The words you choose as a leader, or in any position of influence, shape the identity of others and as a result their decisions and actions. Successful business owners and senior managers, are able to communicate in a way that is authentic and inspiring, not only shaping positive results, but also creating an environment where employees feel satisfied, happy and excited to come to work each day. This article is written for senior leaders who happen to be women. However, my executive coaching clients who are of the male persuasion tell me they (sometimes secretly) find this advice extraordinarily relevant and helpful when it comes to being a successful, Sustainable Leader.
It’s common knowledge in business what is required in order to be considered a “strong leader” or “respected boss”, however leaders who are women find the ingredients to be a successful leader somewhat, ok extraordinarily, hypocritical.
Do any of these Rules You Need to Follow To Be a Respected Leader sound familiar? If you have ever followed them mindlessly, no worries, because what’s admitted here stays here, okay?
“Leave your feelings at the door when you come to work …”
“Don’t let them see you sweat …”
“Strong men are authoritative. Strong men are respected. You need to act like a man to get respect around here. Oh, and by the way, when you act like a “strong man” you will be called a b***h!”
Wait, keep following these rules and it will get worse, not better …
Did I mention the stress you will feel as a result of pretending or faking it … “acting as if” how you are showing up is who you really are and is in alignment with what you believe you need to be…to be successful?
Unfortunately, when you pretend to feel one way and act another, you will quickly be perceived by others as distant, inauthentic and untrustworthy. Probably not what you are going for … Find out how to break the rules with professionalism and be an authentic woman leader: Read more over at ManagingAmericans.com[sharebox5_no_border] [/sharebox5_no_border]
It was interesting to see the negative, almost painful in some cases, visceral reaction so many people had when remembering their worst boss.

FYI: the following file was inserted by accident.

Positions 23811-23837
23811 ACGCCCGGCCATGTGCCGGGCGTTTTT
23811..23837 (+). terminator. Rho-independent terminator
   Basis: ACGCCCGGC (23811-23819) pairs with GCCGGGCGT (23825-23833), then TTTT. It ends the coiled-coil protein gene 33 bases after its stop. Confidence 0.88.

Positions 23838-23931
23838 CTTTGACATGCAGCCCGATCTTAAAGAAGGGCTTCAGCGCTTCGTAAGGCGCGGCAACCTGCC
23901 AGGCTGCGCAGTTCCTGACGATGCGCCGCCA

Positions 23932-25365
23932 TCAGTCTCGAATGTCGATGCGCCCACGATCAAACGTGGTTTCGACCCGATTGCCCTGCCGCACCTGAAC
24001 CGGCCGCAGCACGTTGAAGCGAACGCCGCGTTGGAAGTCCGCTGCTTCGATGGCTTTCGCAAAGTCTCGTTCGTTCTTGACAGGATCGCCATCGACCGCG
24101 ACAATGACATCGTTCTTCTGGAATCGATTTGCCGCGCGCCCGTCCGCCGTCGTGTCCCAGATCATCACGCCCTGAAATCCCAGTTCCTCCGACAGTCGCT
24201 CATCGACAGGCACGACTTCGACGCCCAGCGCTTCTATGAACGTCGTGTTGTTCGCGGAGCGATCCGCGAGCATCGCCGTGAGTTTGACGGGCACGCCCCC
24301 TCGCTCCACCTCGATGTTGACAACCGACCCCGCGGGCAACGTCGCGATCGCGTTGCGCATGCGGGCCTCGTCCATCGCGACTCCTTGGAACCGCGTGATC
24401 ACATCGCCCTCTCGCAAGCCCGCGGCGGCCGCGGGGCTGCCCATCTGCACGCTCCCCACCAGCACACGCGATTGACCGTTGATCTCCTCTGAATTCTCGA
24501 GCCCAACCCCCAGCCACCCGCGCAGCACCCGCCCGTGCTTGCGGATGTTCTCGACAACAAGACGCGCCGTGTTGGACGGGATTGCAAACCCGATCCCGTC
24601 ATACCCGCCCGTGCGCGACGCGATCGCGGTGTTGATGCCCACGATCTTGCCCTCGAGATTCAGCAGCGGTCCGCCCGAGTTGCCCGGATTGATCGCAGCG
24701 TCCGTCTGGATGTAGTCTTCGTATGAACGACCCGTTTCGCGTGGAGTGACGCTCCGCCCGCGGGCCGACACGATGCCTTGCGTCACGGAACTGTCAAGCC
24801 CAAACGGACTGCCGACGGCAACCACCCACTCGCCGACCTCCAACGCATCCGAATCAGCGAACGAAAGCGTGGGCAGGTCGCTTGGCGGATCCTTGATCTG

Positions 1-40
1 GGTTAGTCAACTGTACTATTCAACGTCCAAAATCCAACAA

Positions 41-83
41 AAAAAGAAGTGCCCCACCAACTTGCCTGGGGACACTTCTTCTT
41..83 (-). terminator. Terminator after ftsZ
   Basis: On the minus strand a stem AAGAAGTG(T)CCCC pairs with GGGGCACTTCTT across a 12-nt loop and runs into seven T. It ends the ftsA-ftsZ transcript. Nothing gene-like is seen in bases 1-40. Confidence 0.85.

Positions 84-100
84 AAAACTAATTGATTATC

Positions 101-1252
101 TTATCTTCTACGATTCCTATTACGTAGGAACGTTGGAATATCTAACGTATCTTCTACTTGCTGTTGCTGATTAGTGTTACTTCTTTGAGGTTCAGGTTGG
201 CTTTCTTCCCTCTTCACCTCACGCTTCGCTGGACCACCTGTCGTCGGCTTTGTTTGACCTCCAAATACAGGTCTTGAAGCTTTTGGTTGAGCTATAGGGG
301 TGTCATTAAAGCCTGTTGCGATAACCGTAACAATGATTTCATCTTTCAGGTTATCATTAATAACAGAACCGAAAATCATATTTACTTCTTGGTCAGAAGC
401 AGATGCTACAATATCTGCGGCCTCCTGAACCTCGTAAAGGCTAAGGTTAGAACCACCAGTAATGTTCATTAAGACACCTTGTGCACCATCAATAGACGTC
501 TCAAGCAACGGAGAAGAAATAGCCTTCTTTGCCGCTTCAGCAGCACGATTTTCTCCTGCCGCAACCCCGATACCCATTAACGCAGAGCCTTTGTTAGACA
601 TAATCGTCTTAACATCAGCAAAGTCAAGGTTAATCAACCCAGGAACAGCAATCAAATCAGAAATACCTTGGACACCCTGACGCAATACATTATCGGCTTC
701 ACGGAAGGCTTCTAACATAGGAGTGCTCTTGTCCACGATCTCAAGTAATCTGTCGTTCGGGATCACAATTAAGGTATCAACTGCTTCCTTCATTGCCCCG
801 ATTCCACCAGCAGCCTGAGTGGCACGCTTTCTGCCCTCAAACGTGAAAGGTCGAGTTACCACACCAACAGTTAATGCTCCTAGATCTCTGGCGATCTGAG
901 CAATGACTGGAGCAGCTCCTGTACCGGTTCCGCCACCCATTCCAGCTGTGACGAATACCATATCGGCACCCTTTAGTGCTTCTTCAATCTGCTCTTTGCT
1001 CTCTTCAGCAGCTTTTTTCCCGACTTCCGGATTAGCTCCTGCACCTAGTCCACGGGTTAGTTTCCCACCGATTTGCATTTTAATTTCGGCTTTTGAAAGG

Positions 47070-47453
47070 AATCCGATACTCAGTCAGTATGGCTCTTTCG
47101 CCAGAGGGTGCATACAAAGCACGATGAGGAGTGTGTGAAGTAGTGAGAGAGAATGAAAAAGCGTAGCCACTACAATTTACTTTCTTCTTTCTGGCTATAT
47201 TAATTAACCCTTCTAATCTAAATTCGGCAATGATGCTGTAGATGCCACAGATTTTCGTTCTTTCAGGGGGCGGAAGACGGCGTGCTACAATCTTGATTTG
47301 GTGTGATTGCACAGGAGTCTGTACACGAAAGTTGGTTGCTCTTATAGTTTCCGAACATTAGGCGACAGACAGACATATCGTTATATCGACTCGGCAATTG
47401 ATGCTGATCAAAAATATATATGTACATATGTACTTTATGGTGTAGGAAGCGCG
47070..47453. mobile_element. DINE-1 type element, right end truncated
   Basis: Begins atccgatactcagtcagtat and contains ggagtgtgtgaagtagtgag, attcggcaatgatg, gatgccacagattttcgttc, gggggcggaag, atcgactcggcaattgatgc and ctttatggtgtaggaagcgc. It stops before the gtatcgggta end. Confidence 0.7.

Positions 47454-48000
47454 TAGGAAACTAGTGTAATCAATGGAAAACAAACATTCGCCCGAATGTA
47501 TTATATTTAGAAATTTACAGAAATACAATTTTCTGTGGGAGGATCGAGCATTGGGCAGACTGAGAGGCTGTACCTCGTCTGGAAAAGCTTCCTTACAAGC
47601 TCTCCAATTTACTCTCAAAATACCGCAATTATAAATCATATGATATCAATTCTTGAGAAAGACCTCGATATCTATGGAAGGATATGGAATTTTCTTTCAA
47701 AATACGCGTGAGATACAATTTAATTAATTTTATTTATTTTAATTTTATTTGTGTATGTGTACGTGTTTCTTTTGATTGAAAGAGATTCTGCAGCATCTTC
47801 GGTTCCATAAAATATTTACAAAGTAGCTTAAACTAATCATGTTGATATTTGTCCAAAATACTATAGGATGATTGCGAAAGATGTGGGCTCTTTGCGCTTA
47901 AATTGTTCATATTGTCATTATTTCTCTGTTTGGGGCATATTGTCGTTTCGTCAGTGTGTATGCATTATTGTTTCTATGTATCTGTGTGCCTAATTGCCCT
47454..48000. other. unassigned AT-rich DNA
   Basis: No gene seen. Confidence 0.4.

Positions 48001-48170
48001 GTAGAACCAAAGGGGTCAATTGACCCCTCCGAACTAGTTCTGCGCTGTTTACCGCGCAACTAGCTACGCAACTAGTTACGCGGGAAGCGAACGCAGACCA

Answer: Two frogs.
Why? The same reason only 3% of the population set and actually achieve their goals or maintain positive, well-intentioned change in the first place. The frog missed three critical steps of Achieving his Goal: Ask, Announce, Act (and Ask again).
The frog understood WHY it was a good idea to jump off, because he was an intelligent, high achieving, upwardly mobile frog. He understood there were more opportunities and freedom if he left the comfort of the log. While the frog understood why, and although he did decide … he didn’t take action.
What about accountability and following up? Perhaps if the first frog told the second frog he was going to jump off, he would have followed through on his promise and lived happily ever after. Does this story sound familiar? Whoops, wrong story. That’s enough about frogs …Now let’s make the story relevant.
Leaders and Learning: Which skills are more critical to your success strategic skills or soft skills?
“Almost 50% of newly hired or newly promoted leaders quit or get fired before their 18 month anniversary …” (Hint: The majority of failure is not a result of lack of business savvy or technical skills, but a lack of interpersonal or communication skills.)
… and another statistic:
“The divorce rate in the US is around 50% …” As a marriage counselor for 14 years, I will also bet the reason is the same … lack of effective communication skills by one or both people.